Kotohira City, Kotohira, Japan
Kompirasan Kotohira Reviews
Worth the 785 step climb May 08, 2013
Kompirasan is the main shrine of multiple Kompira shrines found around Japan that are dedicated to sailors and seafaring. It is located on the wooded slope of Mount Zozu in Kotohira. Kompirasan is a mixture between Shinto shrine and Buddhist temple. It was declared a shrine in the beginning of the Meiji Period during government efforts to separate the two religions.
It takes a bit of effort to approach the shrine. To reach the very top you need to climb 1368 steps. The approach begins amongst a touristy shopping arcade filled with souvenir shops, food stalls and restaurants. From there it is a 785 step climb (about 45 minutes) past a number of shrine buildings and museums to the main hall of the shrine. The museum was closed when we were there, so I don´t know what it contained. There were beautiful Sakura trees blooming along the path. On the way, there was a statue of a dog. It represents the dogs that where sent there by their owners who could not afford to travel to the temple themselves. The dogs would carry money and a message to the goddess. When someone along their way saw the dogs, they would feed and take care of them, and take some money out of the bag for the care.
Half the way up to the main temple there are a couple of horses. These represents the horses which were the messengers to the Sea Goddess. I have seen statue of horses in various shrines in Japan, but these horses are real. To have live horses proves how wealthy this shrine is.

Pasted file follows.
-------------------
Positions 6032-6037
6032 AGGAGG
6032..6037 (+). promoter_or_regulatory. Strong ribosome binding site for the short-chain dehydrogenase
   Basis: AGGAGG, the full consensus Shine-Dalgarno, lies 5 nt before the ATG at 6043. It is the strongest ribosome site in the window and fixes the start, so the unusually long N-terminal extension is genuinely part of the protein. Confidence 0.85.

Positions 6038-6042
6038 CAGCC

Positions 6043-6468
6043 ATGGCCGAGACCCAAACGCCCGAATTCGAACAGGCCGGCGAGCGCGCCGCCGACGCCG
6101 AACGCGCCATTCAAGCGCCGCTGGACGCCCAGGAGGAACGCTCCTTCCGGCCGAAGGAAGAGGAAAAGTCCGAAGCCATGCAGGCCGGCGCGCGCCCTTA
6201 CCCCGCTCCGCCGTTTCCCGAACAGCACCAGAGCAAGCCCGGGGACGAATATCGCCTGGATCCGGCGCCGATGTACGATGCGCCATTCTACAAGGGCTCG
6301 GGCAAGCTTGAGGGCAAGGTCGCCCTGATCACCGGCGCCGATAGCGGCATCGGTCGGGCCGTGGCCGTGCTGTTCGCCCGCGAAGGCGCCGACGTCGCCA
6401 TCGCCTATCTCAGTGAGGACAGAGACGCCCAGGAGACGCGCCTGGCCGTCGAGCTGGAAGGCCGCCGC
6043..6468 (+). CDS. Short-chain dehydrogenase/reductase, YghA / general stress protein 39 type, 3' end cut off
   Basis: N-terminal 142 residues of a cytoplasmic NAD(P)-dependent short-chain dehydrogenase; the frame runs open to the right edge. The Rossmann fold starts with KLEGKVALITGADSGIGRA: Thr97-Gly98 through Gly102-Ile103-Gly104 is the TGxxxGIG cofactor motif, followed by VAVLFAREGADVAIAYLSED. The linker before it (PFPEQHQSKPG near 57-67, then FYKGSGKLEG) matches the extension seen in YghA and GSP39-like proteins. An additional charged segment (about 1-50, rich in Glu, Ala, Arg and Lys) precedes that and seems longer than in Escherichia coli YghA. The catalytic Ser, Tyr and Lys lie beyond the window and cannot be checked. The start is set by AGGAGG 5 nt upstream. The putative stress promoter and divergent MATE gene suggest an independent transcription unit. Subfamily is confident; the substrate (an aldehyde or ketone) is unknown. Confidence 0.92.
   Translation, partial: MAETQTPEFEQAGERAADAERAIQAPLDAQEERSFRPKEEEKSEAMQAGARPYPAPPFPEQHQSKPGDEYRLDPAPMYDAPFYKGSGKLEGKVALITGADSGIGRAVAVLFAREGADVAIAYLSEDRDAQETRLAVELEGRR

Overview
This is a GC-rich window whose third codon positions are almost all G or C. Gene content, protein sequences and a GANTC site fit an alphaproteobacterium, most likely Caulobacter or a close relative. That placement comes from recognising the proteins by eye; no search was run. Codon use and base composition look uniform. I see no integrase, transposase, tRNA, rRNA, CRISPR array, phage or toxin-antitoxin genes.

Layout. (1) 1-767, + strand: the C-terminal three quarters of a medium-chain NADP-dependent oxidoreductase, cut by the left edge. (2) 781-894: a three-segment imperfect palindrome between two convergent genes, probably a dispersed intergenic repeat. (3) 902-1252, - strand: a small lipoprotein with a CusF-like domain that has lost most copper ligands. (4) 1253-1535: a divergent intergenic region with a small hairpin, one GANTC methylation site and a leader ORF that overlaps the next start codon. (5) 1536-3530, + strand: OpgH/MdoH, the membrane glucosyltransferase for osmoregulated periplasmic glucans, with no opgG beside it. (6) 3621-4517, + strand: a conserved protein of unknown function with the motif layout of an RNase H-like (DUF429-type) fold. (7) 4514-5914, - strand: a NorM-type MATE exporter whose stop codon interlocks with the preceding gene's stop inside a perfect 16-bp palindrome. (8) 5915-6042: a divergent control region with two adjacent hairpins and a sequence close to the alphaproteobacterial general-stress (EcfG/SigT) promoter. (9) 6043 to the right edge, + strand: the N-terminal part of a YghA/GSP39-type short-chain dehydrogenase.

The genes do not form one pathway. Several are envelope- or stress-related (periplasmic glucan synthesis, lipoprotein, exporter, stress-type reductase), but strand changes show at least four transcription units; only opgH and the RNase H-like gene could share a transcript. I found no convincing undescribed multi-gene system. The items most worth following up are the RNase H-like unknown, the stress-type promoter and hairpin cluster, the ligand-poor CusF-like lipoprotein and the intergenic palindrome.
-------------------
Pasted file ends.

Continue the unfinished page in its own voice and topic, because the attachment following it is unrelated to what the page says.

Seamen, shipbuilders and fishermen come to the shrine to get the blessing of the sea goddess. Particularly shipbuilders go there to get their ships blessed. Since they, of obvious reasons, can not bring the ships the the shrine, they bring plates and pictures of ships, battleships and even space rockets. The crew come to the Kompirasan to seek protection of the shrine. This can be seen in the Ema Hall, next to the shrine. In the same hall there is a boat on display. It looked like a sailing boat without the mast. This boat was powered by solar energi and crossed the Pacific Ocean from Japan to Ecuador and back 21 years ago.
Next to the main hall is a viewpoint overlooking Kotohira Town. By the time we reached the main shrin it was dark, but it was still a good veiw of the town.
To reach the inner shrine there was another 583 steps on a paved forested path. It was late and dark and my friend said that the top shrine was small and with trees all around, so new view. We therefore decided to return back down the hill.
The start of the long approach to Kompirasan is a 10 to 15 minute walk from JR Kotohira Station. If you are unable (or unwilling) to make the climb, you can hire a palanquin (5300 yen one way or 6500 yen round trip) up to the main hall or take a bus.
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